Back to Home Page
Andrew Bergh's Profile
Practice Areas
Mission Statement
Frequently Asked Questions
Andrew Bergh's Publications
Legal Resources on the Internet
Andrew Bergh's Contact Information

April 22, 2011
Estate sues after cops arrive too late at scene of the crime
Special to the Journal

The frantic 911 call was made at exactly 6 p.m. The deputy sheriff arrived 18 minutes later, but tragically, his arrival was two minutes too late to save Bill Munich's life.

Munich and his wife, Gaye, owned land in rural Skagit County. The couple's property was a work in progress, with a garage but no other buildings.

The fateful day was Oct. 1, 2005, the same day Munich flew solo to his property in his privately owned plane.

As later revealed by his cell phone records, Munich initially called a friend, Bruce Heiner, at 5:57 p.m. to tell him that a neighbor, Marvin Ballsmider, had just fired a shot at him. At his friend's suggestion, Munich immediately called 911. According to the computer-aided dispatch record, this call was placed at 6 p.m.

Munich told the dispatcher, Norma Smith, that his neighbor had aimed a rifle and shot at him from about 25 feet away. He also said he was “rattled” and that his neighbor was “an alcoholic.”

At 6:01 p.m., Smith notified the Skagit County Sherriff's Office about the incident by making a notation in the CAD system, advising that a man with a rifle had reportedly fired one shot at his neighbor. This call was entered as a “priority two weapons offense.” It's unclear from court records whether a higher priority could (or should) have been assigned.

The sheriff's office responded by dispatching one of its deputies, Dan Luvera, to Munich's property. Luvera had to drive an unspecified distance from La Conner. Smith meanwhile finished her conversation with the caller, telling him that a deputy was en route. An appreciative Munich replied that he would be waiting at his garage. This call ended at 6:03 p.m.

But the situation rapidly worsened.

At 6:05 p.m., Munich again called his friend, this time saying that he was running down the road and the “crazy bastard” still had his gun. When Heiner suggested that he stop a motorist and leave the area by car, Munich said they were going too fast and wouldn't stop for him. After Heiner heard gunshots, Munich said Ballsmider was at the top of the driveway and reloading his rifle.

After hanging up with his friend, Munich at once made another 911 call. The time was now 6:10 p.m.

While talking with a different 911 operator, Munich related how Ballsmider was driving a green station wagon, chasing him up the road, and shooting at him with his rifle. He also described his location and Ballsmider's appearance. But at approximately 6:16 p.m., while Munich was still on the phone with the 911 operator, Ballsmider gunned him down with a shot through his car's open window.

The shooting was fatal. Two minutes later at 6:18 p.m., Luvera arrived at the scene and arrested Ballsmider for murder.

On behalf of her late husband's estate, Gaye Munich later sued three governmental entities for damages in Skagit County Superior Court. The named defendants — Skagit County, Skagit County Sheriff's Office, and Skagit Emergency Communications Center (dba Skagit 911) — were liable, the suit claimed, for negligently responding to the incident.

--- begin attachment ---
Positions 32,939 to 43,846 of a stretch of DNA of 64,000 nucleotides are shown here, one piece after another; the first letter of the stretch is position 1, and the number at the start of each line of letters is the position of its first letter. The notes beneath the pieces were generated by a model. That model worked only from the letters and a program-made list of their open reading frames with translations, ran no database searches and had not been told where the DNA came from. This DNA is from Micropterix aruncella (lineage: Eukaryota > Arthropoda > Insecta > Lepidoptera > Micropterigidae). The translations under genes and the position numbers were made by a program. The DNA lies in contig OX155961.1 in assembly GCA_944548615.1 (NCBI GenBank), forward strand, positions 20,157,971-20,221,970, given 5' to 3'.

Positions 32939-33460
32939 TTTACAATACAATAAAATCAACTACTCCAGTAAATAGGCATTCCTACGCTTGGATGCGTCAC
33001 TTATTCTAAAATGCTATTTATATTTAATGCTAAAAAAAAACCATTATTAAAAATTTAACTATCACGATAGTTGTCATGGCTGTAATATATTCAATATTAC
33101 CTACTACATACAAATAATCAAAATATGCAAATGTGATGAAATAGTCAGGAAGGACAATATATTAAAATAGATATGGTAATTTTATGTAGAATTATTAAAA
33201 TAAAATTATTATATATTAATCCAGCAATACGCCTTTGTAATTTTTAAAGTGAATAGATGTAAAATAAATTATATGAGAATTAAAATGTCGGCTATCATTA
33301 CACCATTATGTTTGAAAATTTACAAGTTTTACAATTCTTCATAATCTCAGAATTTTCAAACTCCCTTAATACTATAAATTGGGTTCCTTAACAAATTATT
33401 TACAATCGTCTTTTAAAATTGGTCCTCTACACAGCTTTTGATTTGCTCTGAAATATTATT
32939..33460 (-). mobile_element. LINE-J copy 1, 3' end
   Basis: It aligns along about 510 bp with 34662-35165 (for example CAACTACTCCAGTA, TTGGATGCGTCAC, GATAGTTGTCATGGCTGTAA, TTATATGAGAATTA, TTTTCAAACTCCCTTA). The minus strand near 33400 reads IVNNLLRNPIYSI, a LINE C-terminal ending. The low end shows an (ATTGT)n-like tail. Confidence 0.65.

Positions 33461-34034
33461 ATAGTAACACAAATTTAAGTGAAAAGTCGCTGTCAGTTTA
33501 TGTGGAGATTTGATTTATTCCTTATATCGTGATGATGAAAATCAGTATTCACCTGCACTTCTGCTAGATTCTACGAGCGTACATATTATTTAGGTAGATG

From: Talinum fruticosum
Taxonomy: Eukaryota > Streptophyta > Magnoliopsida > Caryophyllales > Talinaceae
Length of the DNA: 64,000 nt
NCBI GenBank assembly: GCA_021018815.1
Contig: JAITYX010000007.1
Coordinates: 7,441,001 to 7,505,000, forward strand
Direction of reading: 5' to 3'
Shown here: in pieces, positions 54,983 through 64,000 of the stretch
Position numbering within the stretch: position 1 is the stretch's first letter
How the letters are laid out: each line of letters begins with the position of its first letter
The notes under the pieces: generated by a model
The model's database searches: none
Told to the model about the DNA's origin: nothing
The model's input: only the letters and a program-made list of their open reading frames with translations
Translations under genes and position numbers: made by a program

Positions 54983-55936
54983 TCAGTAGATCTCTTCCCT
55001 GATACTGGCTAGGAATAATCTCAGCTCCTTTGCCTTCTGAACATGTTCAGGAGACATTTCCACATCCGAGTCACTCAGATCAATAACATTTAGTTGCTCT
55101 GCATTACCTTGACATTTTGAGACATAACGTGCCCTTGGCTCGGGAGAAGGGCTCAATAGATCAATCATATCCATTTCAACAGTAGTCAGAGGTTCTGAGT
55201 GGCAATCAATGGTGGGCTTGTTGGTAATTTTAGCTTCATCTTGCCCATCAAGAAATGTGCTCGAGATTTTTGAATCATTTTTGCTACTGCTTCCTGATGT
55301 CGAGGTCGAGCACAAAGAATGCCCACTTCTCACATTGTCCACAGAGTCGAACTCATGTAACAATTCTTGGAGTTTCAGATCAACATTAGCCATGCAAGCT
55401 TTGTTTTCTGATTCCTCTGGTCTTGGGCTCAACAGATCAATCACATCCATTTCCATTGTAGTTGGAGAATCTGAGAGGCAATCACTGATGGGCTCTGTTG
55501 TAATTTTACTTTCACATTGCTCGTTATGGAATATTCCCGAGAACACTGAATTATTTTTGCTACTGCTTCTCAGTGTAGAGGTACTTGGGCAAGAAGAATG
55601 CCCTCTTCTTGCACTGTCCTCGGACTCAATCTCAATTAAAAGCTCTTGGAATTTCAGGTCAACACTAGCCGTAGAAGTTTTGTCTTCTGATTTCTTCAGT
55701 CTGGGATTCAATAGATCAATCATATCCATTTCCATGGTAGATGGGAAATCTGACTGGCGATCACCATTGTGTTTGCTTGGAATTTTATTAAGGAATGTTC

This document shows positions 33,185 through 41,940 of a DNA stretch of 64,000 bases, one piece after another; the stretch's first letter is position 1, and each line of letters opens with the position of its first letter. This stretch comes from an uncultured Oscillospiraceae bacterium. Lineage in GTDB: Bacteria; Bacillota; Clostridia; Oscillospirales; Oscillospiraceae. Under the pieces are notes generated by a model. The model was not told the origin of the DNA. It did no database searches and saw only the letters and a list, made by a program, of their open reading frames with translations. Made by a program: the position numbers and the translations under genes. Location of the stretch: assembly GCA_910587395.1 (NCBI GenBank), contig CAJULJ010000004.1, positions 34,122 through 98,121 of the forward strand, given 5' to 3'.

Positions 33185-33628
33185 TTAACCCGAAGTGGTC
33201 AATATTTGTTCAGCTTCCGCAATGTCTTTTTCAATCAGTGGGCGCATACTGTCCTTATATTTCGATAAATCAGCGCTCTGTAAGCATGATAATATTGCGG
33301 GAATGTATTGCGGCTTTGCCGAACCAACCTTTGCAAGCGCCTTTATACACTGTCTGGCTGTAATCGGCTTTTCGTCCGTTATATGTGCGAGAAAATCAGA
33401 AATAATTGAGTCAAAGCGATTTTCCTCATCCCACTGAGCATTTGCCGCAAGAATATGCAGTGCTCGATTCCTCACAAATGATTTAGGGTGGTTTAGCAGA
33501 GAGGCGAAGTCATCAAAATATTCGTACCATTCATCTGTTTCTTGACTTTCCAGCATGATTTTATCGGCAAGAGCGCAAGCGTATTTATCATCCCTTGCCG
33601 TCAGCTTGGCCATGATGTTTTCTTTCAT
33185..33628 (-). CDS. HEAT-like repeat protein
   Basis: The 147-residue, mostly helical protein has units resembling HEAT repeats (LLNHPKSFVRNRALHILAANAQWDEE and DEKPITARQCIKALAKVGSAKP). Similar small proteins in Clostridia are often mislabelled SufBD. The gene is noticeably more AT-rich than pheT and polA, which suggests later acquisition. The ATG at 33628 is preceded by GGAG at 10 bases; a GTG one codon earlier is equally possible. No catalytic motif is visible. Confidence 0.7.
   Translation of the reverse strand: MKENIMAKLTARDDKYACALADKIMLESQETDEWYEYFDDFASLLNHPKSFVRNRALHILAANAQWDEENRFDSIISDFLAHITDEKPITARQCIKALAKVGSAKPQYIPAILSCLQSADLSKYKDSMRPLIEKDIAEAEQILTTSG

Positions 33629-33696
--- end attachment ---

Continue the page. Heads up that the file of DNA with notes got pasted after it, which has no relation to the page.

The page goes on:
Under Washington law, governmental entities are generally insulated from civil liability by the so-called “public duty doctrine.”

There is an exception, however, where a “special relationship” exists between the plaintiff and the governmental entity. To establish this type of relationship, the plaintiff must prove three things. First, that he had “direct contact” with a public official that set him apart from the general public. Second, that he received an “express assurance” from the public official. And third, that he justifiably relied upon such assurance.

Against this background, the Skagit County defendants later moved for summary judgment, arguing that the estate had failed to establish the existence of a special relationship.

But on top of the usual three elements, the defense claimed that the estate had also failed to prove a fourth: that any assurance Munich received from the public officials (i.e., the 911 operators) was false or inaccurate. Since the first 911 dispatcher correctly told Munich a deputy was en route, the defendants reasoned, they weren't liable to his estate.

The trial court disagreed, however, rejecting the defense arguments across the board and ruling that the estate had sufficient evidence to present its case to a jury.

The defendants then took the unusual step of asking a Washington appeals court to intervene prior to trial. When, as in this case, the court agrees to do so, it's often a bad sign for the opposing party. Not this time, however. Eleven days ago the appeals court sided with the estate.

The main legal point dealt with the defense attempt to add a fourth element to the special relationship exception.

The appeals court agreed that when the alleged assurance involves “providing information,” its falsity or lack of accuracy is relevant and must be proven by the plaintiff. Not so, said the court, when the claim against the governmental entity instead involves “a promise of future action” — e.g., that the police will be timely dispatched.

In short, the estate will have its day in court. As for the outcome, that'll depend on whether the evidence shows the 911 calls and/or the police response were somehow mishandled. For example, the estate's chances will increase if Munich's 911 calls should've been given higher priority, or if another deputy was closer to the scene and could've been sent.

As a postscript, Ballsmider was convicted of second degree murder in February 2007 and sentenced to 28 years in prison. But after serving less than three years, he died from pancreatic cancer.

All in all, a sad and tragic case on every front.